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How to create an empowering company culture – and drive innovation

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How to create an empowering company culture – and drive innovation 1

By Julia Shalet, author of new book The Really Good Idea Test.

Let’s firstly reflect on why innovation is important. We have all heard the phrase “innovate or die”. It means that we need to be responding quickly to changes in our markets to stay ahead of the game. To do this we are dependent on individuals to spot those opportunities and also the organisation to have a culture where new ideas are given a chance to blossom into successful initiatives that have a positive impact on the bottom line. We need our companies not only to be open to the question “What if” but to be able to quickly answer “What next”. Here are three suggestions:

  1. Ring fence a fund for innovation to show you are serious

If you keep all your development costs in the same pot, then new ideas may never win out when pitched against proposals for developments where the ROI forecast is far more reliable. By putting aside some money for new idea development, you are signalling to the organisation that you are willing to invest in the unknown. You will show them that, while you have an existing business to run, you realise the importance of staying dynamic, evolving with our changing environment and market.

I have worked with so many teams who tired of coming up with new ideas as they never seemed to go anywhere, this has happened to me too as a product person who was told to “go innovate”. Why ask me to innovate if you are not  prepared to invest?

  1. Devolve decision-making powers to allocate that budget 

Now you have a pot of money, you can enable managers who are lower down the organisation to make decisions to award in small increments from that innovation fund. It seems to me that the higher up the organisation that a new idea is presented, the more chance it seems to have of being killed off!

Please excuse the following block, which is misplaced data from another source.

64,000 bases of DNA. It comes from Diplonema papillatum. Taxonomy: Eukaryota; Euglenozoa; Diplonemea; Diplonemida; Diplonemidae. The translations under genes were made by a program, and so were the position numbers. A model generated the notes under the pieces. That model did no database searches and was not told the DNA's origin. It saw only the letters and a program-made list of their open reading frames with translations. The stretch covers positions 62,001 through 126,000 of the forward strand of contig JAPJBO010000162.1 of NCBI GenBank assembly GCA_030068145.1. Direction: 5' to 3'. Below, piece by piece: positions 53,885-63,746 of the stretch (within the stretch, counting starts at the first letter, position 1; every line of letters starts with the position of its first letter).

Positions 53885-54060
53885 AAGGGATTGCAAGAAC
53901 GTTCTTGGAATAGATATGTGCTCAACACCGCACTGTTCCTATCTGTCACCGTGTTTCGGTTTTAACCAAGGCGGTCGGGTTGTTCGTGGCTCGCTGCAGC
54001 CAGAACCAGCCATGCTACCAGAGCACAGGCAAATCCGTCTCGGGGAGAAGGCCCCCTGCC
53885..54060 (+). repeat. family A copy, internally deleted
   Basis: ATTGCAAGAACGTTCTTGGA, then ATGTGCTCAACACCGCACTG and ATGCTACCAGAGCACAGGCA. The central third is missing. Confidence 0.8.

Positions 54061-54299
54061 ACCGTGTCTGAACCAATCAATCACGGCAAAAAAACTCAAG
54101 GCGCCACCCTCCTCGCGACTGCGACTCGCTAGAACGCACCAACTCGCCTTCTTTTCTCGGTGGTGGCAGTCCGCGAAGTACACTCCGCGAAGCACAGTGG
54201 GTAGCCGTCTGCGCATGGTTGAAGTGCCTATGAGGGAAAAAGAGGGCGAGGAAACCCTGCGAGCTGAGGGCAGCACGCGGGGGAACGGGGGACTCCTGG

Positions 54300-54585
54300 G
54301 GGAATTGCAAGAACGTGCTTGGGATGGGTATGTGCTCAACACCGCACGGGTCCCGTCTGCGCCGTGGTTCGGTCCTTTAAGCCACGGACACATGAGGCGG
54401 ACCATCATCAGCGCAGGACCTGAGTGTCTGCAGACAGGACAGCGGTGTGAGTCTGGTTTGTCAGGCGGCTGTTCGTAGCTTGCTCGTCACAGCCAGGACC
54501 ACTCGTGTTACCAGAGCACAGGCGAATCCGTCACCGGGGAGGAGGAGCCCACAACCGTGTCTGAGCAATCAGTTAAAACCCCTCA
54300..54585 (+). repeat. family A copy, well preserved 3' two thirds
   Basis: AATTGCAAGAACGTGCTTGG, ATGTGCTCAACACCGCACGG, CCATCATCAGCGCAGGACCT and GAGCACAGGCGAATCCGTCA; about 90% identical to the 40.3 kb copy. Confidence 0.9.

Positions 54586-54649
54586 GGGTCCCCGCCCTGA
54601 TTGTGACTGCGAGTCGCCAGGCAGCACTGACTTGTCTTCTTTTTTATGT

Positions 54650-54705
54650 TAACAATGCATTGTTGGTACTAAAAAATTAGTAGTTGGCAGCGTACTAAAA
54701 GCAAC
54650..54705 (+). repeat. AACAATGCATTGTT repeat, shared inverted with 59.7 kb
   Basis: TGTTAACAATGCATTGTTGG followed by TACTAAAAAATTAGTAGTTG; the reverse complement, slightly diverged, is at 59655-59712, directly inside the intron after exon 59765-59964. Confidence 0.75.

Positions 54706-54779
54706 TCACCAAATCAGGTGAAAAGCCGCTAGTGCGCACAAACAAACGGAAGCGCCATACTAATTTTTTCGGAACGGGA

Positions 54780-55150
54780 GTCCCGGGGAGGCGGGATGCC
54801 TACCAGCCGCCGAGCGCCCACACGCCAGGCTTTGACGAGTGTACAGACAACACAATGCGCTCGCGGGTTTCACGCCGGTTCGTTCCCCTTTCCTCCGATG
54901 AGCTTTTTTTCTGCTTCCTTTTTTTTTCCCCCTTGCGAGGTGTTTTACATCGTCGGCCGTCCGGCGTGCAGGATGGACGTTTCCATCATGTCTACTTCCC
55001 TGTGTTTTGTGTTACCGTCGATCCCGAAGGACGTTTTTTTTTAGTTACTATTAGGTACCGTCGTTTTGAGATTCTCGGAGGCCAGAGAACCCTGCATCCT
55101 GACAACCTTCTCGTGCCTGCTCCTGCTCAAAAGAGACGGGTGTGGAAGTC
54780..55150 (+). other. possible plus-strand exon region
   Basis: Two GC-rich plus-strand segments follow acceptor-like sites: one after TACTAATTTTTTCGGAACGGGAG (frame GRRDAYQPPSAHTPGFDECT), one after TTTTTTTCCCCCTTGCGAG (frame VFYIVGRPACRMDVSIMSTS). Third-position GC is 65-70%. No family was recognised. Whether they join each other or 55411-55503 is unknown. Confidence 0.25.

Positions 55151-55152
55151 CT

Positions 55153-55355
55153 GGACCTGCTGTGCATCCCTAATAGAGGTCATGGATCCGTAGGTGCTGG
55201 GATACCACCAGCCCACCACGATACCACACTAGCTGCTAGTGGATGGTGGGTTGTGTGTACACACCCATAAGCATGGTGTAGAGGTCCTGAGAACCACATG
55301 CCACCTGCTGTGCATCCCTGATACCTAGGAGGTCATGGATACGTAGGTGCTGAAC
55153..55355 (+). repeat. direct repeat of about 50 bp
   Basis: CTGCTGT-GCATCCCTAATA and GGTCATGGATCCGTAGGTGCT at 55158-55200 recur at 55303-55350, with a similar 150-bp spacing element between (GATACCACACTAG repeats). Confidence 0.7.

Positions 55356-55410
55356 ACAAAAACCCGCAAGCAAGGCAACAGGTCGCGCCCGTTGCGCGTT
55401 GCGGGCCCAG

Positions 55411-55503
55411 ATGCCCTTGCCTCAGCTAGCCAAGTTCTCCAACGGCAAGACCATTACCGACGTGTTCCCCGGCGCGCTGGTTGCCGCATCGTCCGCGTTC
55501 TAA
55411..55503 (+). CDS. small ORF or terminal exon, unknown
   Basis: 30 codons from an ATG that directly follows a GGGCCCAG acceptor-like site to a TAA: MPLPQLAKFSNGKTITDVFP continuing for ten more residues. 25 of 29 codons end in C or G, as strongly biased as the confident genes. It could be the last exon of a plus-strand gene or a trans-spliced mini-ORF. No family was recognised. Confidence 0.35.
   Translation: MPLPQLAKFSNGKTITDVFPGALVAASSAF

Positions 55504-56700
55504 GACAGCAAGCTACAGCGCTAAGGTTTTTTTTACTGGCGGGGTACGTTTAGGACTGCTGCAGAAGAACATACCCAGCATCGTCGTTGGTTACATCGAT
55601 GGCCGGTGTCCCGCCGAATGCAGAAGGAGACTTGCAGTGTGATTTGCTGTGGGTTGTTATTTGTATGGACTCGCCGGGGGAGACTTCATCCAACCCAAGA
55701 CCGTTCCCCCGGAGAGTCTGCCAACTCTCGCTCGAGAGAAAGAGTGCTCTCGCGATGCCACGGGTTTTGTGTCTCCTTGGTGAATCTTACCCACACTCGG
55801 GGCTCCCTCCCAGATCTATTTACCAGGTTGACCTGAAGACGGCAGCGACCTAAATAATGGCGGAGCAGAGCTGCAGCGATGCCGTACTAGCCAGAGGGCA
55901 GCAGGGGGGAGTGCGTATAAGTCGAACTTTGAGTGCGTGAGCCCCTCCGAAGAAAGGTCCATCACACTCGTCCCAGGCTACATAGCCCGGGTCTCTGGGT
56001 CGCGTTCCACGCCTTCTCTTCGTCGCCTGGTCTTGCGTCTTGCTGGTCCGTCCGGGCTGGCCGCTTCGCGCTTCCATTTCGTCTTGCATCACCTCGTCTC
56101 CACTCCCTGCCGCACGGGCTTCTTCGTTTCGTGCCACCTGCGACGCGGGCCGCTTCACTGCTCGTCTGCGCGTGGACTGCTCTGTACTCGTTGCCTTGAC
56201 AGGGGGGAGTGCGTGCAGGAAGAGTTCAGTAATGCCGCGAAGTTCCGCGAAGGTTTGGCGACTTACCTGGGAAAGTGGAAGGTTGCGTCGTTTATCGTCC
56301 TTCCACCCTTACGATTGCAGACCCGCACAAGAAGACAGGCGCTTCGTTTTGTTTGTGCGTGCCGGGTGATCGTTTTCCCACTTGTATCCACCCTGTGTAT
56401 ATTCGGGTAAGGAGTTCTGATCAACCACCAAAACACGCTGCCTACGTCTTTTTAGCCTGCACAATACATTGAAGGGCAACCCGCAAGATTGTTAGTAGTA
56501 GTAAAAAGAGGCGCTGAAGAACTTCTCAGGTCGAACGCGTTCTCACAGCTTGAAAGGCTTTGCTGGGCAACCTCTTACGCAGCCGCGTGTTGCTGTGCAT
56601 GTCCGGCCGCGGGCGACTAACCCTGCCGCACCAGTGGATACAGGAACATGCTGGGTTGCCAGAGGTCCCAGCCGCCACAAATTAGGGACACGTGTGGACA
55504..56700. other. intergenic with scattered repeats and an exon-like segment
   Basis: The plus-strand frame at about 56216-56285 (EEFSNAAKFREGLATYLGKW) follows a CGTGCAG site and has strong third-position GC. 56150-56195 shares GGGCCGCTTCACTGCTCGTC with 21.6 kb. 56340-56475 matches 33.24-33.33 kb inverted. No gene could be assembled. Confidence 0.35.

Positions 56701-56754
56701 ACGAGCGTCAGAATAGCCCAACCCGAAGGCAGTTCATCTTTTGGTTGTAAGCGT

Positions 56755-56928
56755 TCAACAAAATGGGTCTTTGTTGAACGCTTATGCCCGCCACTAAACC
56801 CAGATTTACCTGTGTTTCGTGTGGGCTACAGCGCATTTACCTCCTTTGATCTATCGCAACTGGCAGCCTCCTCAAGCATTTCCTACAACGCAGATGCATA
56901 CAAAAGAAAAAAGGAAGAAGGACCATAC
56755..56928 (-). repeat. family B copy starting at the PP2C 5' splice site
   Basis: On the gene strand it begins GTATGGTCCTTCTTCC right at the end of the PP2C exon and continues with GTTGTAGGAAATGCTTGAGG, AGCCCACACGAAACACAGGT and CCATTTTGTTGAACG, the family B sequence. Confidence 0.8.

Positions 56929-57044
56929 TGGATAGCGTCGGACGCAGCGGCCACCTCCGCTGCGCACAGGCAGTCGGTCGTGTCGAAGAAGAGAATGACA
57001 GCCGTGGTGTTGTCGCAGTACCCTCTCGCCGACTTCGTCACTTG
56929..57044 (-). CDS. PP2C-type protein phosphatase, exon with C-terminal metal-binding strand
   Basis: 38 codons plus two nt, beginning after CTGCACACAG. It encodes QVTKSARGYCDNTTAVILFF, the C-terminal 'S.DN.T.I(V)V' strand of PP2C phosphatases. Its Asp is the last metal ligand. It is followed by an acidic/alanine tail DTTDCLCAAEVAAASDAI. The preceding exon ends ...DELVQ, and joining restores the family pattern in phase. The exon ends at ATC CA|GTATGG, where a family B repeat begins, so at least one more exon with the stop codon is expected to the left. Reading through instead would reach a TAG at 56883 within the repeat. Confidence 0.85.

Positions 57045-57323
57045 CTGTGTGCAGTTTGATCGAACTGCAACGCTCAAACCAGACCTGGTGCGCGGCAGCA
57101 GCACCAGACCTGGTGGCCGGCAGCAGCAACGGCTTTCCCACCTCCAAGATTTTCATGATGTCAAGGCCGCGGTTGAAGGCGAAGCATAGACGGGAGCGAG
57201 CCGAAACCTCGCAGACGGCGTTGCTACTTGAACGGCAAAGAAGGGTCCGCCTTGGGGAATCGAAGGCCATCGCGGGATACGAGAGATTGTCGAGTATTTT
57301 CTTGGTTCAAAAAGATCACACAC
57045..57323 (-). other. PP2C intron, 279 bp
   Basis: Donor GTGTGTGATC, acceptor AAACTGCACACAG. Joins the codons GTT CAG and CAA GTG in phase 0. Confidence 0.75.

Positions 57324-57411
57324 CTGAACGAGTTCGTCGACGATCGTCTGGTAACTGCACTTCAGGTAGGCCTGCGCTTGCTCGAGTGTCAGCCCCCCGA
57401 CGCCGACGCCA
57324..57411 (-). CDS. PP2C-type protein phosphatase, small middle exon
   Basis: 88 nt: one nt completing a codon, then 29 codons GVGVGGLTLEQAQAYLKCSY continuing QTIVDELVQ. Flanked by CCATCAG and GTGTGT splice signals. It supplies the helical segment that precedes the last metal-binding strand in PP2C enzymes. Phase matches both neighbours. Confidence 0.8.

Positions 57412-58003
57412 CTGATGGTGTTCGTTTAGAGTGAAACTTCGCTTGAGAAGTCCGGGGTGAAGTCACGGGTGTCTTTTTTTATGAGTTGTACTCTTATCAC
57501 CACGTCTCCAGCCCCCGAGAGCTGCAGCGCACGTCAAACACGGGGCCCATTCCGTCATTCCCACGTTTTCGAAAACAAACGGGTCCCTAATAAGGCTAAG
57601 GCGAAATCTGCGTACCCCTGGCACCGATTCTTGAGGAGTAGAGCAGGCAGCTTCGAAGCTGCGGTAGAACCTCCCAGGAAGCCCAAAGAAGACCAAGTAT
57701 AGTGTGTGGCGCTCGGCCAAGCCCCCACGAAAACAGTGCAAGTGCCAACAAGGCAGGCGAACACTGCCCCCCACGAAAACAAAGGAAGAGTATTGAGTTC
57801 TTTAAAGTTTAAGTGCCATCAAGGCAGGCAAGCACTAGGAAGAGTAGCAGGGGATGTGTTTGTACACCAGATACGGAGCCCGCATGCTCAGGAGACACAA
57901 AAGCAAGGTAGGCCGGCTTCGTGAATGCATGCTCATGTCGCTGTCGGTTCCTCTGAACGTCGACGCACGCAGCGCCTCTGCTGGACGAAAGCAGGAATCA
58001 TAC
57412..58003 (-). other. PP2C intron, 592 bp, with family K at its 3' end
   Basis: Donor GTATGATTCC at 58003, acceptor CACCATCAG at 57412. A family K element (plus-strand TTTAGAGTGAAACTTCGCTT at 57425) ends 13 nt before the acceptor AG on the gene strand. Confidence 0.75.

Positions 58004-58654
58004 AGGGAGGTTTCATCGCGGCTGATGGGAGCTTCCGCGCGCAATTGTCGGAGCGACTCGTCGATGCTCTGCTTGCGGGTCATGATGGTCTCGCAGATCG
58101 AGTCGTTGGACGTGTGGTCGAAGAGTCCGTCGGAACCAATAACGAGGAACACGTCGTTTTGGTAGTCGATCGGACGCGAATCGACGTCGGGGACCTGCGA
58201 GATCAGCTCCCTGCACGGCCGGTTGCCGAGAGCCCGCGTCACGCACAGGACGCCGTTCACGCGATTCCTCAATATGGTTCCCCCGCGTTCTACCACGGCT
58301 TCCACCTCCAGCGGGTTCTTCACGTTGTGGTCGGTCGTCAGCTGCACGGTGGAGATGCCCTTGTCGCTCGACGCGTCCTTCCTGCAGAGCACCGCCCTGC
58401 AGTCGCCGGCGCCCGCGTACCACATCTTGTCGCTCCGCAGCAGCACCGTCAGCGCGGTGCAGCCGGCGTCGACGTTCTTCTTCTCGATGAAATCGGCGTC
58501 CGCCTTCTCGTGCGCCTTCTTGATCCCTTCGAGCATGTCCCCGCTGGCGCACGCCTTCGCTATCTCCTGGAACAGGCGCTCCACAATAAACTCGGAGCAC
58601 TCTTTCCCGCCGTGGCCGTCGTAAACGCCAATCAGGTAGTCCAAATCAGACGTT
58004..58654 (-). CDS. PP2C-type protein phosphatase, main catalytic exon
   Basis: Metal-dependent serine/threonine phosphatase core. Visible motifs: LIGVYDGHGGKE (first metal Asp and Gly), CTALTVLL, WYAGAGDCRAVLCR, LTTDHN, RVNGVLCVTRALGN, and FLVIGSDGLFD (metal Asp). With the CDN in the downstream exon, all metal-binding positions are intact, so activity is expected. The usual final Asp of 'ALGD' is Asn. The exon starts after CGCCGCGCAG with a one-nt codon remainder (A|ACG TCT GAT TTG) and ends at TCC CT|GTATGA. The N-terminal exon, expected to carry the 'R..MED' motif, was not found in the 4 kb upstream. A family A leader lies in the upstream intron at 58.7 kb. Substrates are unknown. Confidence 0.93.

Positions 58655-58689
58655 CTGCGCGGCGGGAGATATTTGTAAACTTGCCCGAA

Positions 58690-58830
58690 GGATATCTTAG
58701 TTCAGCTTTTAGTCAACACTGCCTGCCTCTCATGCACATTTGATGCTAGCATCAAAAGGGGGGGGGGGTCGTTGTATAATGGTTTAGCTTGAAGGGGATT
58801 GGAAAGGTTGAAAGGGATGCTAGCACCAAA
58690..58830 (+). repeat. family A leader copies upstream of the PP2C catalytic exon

In the early days of an idea we do not need a full business case. There are a number of stage gates for new ideas to go through that need funding at each stage. So I suggest awarding incremental funding, in quite small amounts across a few stages of idea development.

At the very first stage, some simple market research needs to be carried out to gather evidence about

  1. Whether the problem, need or desire exists
  2. Whether it is big enough to bother building a solution
  3. Whether there is an opportunity to provide a better solution than what is currently available

The most commonly cited reason for failure of new products is a misperception of what the customer wants and needs, so this is the most important set of assumptions to test first.

  1. Empower people to test out their own ideas 

This is not grand scale market research, this is giving people the tools to go and get initial evidence. It gets people started with just five interviews and a structured research script. I have been helping people to test their early ideas for decades and with a bit of practice, the majority of people really can do this themselves.

Why waste time putting together visions of the solution and business cases based on pure guesswork and pipe dreams? Instead, by enabling people with ideas to carry out some focussed, quick and cheap research interviews themselves, you will help just those validated ideas to be presented when more serious investment is required.

Being able to research ideas is an energising activity; as you gather evidence of problems and find opportunities, you build up a greater understanding of your organisation’s place in the world. It is enlightening and empowering and creates a real positive experience for all those who have done it.

These are just a few suggestions of how to drive innovation into the culture of an organisation so that it becomes part of what everyone does – a way of life. Make it easy for people to progress ideas, remove unnecessary internal barriers and pointless star gazing. Once the door is open to ideas, coming up with ideas may not be the hard part, so empowering teams to carry out quick and easy early idea testing will identify which ideas to take forward. In this way, only really good ideas will move forward as decisions to invest along the way are based on evidence, not hypothesis and dubious business case assumptions.

Forget setting up innovation labs, or internal incubator programs and competitions,  instead try to weave innovation into the fabric of your culture. It is one of  the best ways you can strive to stay ahead of the curve.

Business

JPMorgan to launch UK consumer bank within months

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JPMorgan to launch UK consumer bank within months 2

LONDON (Reuters) – JPMorgan Chase & Co will launch a digital consumer bank in Britain under its Chase brand within months, the U.S. banking giant said on Wednesday.

The bank said the new business had already recruited 400 people and would offer a range of products, including current accounts.